As at any large event, foodservice presented a huge challenge to LOCOG's sustainability vision.  Stubbs and his team worked with stakeholders to develop a food vision that included an emphasis on sustainably sourced products, or those that are sourced with environmental, social, and ethical issues in mind.  That meant the foods that were served were largely organic, fair trade, or locally sourced.  On location, signage informed consumers which products were organic or fair trade.

As well as ensuring that sustainable foods were served, London was the first host city to publish an all-embracing zero-waste vision - a goal of sending zero waste to landfills.  A complex strategy covered food-packaging regulations, a system of waste and recycling containers, communication and signage, and the identification of reprocessing options and markets.  According to Stubbs, the committee viewed all waste as a potential resource, which governed its policies of finding ways to reuse, recycle, and compost every item possible.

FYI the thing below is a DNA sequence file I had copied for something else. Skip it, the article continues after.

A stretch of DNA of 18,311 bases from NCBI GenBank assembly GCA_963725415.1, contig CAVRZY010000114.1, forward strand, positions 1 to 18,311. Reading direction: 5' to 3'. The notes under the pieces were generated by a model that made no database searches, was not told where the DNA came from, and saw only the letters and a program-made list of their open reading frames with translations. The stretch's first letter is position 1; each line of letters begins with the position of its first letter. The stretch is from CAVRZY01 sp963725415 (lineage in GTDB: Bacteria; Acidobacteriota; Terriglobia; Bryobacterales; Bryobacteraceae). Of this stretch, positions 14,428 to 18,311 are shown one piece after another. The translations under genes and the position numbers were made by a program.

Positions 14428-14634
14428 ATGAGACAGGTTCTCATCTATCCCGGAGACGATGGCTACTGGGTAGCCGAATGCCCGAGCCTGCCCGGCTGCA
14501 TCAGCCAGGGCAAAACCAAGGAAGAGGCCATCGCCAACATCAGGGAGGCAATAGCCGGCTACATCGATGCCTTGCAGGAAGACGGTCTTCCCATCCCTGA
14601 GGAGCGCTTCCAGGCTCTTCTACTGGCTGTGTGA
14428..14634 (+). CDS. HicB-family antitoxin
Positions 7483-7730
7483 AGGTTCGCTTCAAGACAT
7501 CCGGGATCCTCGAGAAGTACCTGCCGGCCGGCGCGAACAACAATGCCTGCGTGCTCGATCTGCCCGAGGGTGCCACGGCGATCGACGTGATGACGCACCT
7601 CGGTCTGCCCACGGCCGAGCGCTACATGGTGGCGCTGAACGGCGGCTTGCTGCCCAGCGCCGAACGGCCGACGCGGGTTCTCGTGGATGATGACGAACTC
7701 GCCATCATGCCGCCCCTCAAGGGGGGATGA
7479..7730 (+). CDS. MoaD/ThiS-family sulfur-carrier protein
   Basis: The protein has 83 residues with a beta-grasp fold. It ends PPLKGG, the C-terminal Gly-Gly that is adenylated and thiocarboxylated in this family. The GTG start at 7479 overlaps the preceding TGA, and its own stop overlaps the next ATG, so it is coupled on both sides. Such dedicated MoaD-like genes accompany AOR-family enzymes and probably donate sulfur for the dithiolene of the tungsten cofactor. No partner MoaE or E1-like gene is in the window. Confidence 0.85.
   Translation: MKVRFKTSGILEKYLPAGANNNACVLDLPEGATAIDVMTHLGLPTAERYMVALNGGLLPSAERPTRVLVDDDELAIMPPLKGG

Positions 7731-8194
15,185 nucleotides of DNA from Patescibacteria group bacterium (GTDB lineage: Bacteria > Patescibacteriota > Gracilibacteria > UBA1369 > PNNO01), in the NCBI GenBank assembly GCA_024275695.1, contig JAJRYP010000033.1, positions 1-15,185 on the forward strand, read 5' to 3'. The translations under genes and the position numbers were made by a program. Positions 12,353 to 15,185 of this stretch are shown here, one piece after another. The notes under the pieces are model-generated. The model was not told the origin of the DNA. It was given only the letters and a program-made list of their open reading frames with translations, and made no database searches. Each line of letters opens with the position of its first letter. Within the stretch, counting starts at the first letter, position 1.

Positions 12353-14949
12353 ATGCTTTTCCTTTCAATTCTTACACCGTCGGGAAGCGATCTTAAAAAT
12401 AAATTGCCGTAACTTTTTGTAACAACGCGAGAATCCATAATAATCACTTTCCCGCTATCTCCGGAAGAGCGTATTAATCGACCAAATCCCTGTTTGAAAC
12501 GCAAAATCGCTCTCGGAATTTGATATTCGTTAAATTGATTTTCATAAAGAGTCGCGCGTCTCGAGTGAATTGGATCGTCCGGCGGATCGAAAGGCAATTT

LOCOG also instituted stringent sustainability regulations for foodservice providers, and all catering operations and foodservice companies agreed to them, including McDonald's and Coca-Cola.  One of the regulations required all foodservice businesses to use the same packaging vendor, so there were only a few basic types of food-waste materials on site.  Each type of material was color-coded with matching waste bins to help consumers return their waste to the correct bins.  For instance, PET plastic bottles were marked with orange lines and were disposed of in orange bins, which were transported to a PET reprocessing facility in northern England.  "Coca-Cola bottles used and disposed of early in the Olympics were transformed into new bottles by the time of the Paralympic Games, six weeks later," Stubbs said.  "All the PET plastic went to the same place and was made into new products; it's a closed-end process."